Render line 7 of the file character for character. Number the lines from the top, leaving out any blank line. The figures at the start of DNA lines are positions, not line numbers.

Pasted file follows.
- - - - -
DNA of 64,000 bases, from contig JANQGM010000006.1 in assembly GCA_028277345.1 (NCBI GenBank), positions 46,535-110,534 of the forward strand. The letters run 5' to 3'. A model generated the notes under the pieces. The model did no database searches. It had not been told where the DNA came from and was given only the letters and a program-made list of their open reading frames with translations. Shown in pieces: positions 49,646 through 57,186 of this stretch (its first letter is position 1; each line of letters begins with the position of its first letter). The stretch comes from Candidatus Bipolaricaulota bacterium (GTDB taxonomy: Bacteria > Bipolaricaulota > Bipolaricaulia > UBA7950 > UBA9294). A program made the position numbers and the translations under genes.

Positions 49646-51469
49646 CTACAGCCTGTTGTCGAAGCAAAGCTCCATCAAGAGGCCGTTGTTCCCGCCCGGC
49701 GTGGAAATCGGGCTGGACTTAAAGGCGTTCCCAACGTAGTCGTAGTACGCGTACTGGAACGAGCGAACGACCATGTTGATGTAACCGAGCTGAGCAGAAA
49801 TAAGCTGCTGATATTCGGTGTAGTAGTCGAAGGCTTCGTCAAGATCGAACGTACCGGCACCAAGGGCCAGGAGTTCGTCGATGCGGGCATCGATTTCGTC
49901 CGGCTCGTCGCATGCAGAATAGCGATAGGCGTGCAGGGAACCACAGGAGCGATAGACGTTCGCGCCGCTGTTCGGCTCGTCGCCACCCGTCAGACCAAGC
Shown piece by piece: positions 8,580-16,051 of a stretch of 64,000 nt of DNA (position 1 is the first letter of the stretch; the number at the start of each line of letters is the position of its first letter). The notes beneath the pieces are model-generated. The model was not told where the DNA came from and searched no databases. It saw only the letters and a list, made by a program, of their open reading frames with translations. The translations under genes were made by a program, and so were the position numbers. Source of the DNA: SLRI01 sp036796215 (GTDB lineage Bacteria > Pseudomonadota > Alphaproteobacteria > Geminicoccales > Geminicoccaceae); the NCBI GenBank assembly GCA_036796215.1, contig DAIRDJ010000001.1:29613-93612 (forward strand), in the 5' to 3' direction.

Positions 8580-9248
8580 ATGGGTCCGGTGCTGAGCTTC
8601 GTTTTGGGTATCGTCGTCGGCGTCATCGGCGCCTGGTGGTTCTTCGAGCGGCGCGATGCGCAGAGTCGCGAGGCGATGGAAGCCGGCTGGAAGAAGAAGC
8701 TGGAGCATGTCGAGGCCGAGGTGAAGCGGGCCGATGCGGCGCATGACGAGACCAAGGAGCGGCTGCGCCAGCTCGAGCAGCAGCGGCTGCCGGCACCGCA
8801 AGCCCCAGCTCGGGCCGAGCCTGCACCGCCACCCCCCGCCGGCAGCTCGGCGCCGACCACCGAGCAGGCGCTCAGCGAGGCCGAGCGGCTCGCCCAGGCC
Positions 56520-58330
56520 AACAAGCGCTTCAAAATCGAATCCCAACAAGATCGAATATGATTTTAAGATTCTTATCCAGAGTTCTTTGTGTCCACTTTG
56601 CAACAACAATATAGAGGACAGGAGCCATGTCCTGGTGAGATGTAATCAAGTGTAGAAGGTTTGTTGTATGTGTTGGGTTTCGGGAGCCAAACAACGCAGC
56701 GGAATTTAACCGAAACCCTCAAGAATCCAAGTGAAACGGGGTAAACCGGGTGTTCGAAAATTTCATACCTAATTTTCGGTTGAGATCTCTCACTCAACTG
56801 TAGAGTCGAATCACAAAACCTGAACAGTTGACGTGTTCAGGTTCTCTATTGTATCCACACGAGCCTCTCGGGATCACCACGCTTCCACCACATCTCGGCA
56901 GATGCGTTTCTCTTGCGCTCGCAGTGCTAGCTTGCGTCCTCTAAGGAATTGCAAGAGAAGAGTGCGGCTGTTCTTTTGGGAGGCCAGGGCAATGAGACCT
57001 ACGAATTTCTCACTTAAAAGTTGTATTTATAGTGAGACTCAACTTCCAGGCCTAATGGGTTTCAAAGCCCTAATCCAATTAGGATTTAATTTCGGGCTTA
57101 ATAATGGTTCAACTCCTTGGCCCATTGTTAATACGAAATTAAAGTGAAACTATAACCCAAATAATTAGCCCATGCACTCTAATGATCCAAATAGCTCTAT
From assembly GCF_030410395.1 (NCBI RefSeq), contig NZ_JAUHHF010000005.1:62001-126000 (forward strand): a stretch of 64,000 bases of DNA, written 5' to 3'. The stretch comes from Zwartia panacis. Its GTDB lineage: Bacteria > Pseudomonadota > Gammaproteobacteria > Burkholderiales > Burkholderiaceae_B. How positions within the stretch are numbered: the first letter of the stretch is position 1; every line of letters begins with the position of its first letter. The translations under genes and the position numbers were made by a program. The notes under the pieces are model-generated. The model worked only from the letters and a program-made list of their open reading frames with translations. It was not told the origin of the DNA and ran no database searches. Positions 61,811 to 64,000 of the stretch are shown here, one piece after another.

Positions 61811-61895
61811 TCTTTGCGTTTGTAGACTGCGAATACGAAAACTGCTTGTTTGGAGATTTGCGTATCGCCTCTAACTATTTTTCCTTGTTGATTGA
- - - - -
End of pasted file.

Shown piece by piece: positions 8,580-16,051 of a stretch of 64,000 nt of DNA (position 1 is the first letter of the stretch; the number at the start of each line of letters is the position of its first letter). The notes beneath the pieces are model-generated. The model was not told where the DNA came from and searched no databases. It saw only the letters and a list, made by a program, of their open reading frames with translations. The translations under genes were made by a program, and so were the position numbers. Source of the DNA: SLRI01 sp036796215 (GTDB lineage Bacteria > Pseudomonadota > Alphaproteobacteria > Geminicoccales > Geminicoccaceae); the NCBI GenBank assembly GCA_036796215.1, contig DAIRDJ010000001.1:29613-93612 (forward strand), in the 5' to 3' direction.